This unique genealogy tool could be wonderful help in finding your ancestry. The freeholders are mainly individuals, but there are many instances of two or more freeholders owning property jointly. It should not be assumed that these are necessarily trading names or formal partnerships, although this is more likely when the freeholders are named as, for example, Abbott Brothers or Acton & Co. Where there are two or more freeholders owning property jointly, the surnames are given in the Freeholder’s Surname field and the forenames or initials of the individuals, in the same order as the surnames, in the Freeholder’s First Names field . For example, Freeholder Surnames Imrie & Cleaver are shown with Freeholder First Names John & Charles – this should be read as meaning that the two freeholders were John Imrie & Charles Cleaver respectively.

Some of the freeholders are described in the following ways:

Absentee – these freeholders are not resident on their freeholds, and in at least some cases might be overseas property developers and speculators. Among the freeholder addresses there are quite a few resident in, for example, Australia and British Isles, although not all of these are described explicitly as absentee.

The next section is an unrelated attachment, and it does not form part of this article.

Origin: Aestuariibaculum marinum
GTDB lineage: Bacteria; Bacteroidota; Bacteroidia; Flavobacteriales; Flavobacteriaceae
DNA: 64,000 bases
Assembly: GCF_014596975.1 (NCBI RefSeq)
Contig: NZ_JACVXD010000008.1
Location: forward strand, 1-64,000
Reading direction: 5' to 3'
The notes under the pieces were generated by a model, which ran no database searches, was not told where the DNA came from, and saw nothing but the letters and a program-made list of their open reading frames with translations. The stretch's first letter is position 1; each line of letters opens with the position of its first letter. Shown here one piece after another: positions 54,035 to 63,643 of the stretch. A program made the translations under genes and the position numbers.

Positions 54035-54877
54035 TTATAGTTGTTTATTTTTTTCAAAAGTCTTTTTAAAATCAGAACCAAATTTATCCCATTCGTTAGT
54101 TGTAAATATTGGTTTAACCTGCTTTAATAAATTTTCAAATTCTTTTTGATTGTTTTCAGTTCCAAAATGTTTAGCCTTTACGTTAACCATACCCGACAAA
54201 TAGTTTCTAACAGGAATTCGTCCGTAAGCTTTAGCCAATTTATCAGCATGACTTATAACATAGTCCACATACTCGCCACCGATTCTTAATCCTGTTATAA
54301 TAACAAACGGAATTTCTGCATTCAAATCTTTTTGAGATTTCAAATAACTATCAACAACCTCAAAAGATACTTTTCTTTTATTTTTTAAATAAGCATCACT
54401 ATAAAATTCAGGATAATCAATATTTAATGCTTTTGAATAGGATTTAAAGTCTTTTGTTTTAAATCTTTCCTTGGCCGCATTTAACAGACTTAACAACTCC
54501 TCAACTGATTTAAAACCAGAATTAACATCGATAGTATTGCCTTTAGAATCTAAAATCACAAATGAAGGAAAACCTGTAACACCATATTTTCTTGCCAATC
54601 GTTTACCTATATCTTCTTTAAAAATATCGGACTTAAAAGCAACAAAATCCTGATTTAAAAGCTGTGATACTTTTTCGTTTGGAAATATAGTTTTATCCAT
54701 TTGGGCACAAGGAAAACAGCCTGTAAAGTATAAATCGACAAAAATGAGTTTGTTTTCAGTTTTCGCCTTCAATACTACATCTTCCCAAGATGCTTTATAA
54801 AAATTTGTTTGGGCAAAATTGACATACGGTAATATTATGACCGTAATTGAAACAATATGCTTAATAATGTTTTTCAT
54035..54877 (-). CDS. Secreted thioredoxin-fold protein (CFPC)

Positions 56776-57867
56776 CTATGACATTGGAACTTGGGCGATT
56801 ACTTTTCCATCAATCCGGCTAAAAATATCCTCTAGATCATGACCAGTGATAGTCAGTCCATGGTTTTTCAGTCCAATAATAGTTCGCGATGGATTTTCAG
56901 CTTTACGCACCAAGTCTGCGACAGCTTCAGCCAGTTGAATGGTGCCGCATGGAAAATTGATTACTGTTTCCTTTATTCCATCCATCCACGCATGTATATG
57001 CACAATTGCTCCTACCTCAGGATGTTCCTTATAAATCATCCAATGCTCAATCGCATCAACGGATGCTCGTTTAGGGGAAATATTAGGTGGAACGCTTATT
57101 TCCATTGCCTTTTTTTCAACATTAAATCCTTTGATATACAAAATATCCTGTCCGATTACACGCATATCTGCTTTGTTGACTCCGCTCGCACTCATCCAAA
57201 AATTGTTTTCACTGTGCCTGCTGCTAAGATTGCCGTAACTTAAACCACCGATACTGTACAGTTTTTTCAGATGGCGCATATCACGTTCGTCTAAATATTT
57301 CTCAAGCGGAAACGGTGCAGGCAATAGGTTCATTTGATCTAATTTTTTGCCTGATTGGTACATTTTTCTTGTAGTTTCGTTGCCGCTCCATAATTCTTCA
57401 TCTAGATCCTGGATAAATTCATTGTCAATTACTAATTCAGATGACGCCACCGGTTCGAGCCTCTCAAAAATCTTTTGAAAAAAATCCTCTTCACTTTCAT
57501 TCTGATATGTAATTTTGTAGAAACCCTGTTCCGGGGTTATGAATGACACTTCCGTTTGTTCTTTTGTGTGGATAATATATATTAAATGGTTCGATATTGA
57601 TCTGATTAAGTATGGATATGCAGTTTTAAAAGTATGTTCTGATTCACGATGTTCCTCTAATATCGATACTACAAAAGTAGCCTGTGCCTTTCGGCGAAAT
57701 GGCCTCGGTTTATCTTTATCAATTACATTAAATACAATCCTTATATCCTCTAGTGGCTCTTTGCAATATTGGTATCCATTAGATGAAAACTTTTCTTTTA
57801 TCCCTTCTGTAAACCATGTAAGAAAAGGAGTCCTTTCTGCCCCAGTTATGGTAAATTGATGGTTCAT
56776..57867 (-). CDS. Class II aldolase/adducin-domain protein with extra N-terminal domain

Estate of the late – the freehold property of these deceased freeholders is still in their names, and as at 1882 had not been transferred to their heirs.

Trustees of the late – trustees may be acting upon behalf of living or deceased persons, for instance children during their minority, or women under marriage settlements, or as executors of the estate of a deceased person

More generally, it is interesting to note how many of the freeholders have working class occupations, suggesting the relatively egalitarian nature of New Zealand society even at this early date – labourers, mill-hands, platelayers, shepherds etc who one would not expect to be freeholders in England & Wales at that same time.

A search tip for researchers looking for female ancestors: many who are married or widowed are listed under their spouse’s forename, e.g. Mrs George Williamson – this also means that sometimes where only initials are given (e.g. Mrs S M Smith) those initials may be those of the man not the woman.

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